• Africa sees modest increase in economic confidence
• Political uncertainty holds up domestic reform
• Investment trends may be on the up
Global economic confidence remains low in Q1 2019, despite rising for the first time in a year, finds the latest Global Economic Conditions Survey (GECS) from ACCA (the Association of Chartered Certified Accountants) and IMA (Institute of Management Accountants).

The global poll of 1,355 accountants shows that all key regions reported a bounce in confidence with Asia Pacific and the Middle East seeing the biggest gains, while confidence in Africa registered a modest increase in the quarter and orders declined. While the Q1 2019 saw the continent’s confidence index virtually unchanged, oil prices boosted resource exporters and the pause in US monetary tightening eased pressure on capital outflows and currency depreciation.

Jamil Ampomah, director of ACCA Africa comments: ‘Political uncertainty is an issue in many African countries where much-needed domestic reform is being held up.

‘Looking ahead, we think investment in some of the large African economies should pick up this year and the GECS measure of investment opportunities is on a strong upward trend with a big jump in Q1 2019.

‘However, there are significant downside risks, notably the economic slowdown in China and the euro-zone – the major destinations for African exports. Growth in the region this year is likely to be around 3½%, an improvement on recent years but still below the rate that will significantly lift per capita incomes.’

Global results
For Q1 2019, the global orders index was virtually unchanged in the latest GECS. This index held up better than confidence in recent quarters and underscores the message that GECS is pointing to slower global growth this year but not a major collapse.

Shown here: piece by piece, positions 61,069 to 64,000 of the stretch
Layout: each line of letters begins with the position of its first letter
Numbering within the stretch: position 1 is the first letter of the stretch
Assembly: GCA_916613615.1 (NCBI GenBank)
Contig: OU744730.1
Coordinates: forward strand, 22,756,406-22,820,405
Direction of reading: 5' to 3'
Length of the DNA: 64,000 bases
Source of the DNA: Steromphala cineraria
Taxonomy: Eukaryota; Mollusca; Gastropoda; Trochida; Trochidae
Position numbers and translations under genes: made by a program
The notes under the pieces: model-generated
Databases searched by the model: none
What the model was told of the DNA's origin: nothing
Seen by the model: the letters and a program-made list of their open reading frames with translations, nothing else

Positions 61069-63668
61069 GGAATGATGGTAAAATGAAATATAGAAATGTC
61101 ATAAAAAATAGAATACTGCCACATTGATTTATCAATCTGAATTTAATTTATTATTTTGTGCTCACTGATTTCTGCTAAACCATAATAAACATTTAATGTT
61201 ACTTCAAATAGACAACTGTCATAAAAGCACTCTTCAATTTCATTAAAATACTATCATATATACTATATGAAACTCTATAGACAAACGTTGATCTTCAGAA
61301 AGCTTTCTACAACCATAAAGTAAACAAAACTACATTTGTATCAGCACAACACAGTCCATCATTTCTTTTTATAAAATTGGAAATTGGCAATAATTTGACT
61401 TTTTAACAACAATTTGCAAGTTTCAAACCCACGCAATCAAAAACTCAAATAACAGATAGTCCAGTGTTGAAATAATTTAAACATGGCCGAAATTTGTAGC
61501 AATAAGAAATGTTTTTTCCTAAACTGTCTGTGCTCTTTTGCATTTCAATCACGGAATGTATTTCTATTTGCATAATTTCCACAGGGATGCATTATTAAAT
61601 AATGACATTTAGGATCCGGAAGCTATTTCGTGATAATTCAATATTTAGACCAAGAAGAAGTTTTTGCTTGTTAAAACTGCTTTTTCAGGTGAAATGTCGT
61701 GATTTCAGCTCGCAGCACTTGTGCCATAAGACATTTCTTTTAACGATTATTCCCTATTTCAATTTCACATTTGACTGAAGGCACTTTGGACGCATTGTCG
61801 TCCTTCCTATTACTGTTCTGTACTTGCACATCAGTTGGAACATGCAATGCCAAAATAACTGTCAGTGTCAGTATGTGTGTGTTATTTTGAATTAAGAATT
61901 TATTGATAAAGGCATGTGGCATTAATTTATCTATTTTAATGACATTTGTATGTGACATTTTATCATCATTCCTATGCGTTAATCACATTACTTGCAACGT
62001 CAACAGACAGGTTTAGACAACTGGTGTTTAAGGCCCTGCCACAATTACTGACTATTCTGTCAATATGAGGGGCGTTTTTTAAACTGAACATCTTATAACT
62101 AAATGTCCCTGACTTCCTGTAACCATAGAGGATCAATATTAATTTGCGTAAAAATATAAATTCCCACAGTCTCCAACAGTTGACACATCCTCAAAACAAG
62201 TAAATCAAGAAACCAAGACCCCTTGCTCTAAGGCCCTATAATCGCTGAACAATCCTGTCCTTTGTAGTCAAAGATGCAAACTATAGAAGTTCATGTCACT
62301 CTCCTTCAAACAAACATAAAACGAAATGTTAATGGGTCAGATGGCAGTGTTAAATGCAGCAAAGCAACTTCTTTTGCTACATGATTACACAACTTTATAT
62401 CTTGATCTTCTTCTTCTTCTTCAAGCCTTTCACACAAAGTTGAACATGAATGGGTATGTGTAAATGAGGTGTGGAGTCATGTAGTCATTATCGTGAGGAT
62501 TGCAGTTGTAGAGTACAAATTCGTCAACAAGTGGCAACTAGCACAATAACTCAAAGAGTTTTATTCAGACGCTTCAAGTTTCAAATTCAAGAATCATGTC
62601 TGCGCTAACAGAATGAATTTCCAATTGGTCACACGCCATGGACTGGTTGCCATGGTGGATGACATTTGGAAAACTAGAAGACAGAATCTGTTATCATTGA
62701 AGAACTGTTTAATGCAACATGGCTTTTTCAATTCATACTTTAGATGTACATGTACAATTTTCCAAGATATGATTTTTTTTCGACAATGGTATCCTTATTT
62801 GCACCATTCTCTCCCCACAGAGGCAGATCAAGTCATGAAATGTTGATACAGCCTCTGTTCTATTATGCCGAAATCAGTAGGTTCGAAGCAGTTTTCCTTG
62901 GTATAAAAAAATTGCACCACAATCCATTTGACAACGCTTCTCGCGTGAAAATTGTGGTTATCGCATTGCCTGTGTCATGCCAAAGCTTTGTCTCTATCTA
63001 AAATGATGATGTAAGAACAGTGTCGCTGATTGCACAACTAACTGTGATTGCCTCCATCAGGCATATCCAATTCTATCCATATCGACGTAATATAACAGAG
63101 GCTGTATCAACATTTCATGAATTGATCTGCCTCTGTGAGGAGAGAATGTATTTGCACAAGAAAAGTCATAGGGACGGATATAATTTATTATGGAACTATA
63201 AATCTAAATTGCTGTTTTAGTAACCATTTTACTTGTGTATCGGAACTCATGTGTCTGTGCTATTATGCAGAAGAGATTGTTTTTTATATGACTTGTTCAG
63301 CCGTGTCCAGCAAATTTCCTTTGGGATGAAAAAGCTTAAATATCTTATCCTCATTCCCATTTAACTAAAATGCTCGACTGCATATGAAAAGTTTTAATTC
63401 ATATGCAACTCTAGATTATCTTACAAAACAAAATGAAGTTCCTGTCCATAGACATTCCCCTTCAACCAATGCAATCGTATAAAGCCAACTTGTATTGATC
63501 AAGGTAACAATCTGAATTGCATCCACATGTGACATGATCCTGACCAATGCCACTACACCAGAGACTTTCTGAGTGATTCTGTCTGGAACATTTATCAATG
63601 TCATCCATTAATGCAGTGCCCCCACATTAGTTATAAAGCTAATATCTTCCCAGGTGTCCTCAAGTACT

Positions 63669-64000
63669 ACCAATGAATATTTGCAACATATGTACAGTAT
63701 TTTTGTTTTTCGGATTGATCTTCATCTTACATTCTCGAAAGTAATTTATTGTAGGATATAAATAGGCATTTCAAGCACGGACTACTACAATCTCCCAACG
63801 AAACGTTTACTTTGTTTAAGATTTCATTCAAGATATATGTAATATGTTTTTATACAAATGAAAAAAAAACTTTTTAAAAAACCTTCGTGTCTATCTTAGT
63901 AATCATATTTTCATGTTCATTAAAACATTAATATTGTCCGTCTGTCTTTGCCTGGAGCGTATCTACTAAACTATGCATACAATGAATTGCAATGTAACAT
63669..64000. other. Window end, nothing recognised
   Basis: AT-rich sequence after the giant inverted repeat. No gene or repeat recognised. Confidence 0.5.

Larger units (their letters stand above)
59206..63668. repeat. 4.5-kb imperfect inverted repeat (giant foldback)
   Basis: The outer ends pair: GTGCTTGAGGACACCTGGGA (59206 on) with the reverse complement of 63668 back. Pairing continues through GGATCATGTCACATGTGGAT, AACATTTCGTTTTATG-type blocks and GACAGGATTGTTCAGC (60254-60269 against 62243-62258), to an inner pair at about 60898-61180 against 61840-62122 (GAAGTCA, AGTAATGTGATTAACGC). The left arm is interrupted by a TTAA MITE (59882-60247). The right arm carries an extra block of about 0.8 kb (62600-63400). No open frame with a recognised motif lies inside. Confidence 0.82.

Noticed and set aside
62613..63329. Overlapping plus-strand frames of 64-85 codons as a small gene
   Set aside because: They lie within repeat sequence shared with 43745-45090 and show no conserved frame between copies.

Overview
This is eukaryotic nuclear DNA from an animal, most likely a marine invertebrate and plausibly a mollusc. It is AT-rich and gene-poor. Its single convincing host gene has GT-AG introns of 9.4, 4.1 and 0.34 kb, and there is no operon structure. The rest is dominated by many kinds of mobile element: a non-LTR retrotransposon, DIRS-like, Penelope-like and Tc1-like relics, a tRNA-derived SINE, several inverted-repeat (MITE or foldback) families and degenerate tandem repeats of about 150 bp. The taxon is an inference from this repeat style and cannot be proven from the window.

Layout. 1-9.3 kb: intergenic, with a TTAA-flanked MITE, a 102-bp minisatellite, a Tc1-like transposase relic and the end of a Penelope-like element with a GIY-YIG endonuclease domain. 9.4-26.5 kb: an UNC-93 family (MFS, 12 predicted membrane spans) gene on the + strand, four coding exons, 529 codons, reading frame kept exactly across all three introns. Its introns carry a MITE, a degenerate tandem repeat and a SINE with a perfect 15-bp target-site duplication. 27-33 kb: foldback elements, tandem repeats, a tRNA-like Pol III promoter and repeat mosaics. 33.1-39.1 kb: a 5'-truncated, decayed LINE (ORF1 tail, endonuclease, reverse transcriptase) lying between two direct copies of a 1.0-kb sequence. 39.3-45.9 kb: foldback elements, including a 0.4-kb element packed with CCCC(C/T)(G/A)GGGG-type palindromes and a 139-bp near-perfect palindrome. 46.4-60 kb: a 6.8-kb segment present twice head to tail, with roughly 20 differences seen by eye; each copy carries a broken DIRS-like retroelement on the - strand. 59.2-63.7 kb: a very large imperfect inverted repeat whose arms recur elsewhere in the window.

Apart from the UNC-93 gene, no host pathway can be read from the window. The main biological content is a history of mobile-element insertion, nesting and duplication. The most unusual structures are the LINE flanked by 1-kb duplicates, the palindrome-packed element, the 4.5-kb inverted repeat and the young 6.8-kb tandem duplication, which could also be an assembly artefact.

The GECS also revealed easing concerns about inflation with 48% of respondents expressing concern about rising costs, down from 52% in Q4 2018.
GECS Q1 also shows:
• Just 22% of global respondents said they had problems accessing finance suggesting fairly easy financial conditions.
• 45% of respondents globally are considering laying off staff, 17% considering taking on new workers;
• 36% of respondents are considering scaling back investment in new capital projects, compared with just 16% who are looking to increase investment in new projects;
• the possibility of suppliers going out of business being a concern for just 12% of respondents – unchanged from Q4 2018.

Michael Taylor, chief economist at ACCA said of the global results: ‘Whilst the confidence index increased in Q1 2019 compared with Q4 2018, it remains at a fairly low level and consistent with a slowdown in growth. It should be recalled that confidence and activity indicators are all significantly lower than a year ago. But the orders index is little changed in Q1 compared with Q4 last year and suggests that the slowdown in growth will not be too severe this year.

‘Even before the increasing evidence of a growth slowdown emerged the inflation picture was generally benign. It has become even more so recently as demand has slowed.’

Taylor continued: ‘GECS shows a fall in concern about rising operating costs. This is the third quarterly fall in a row and reduces cost concerns to the lowest since Q1 2018.’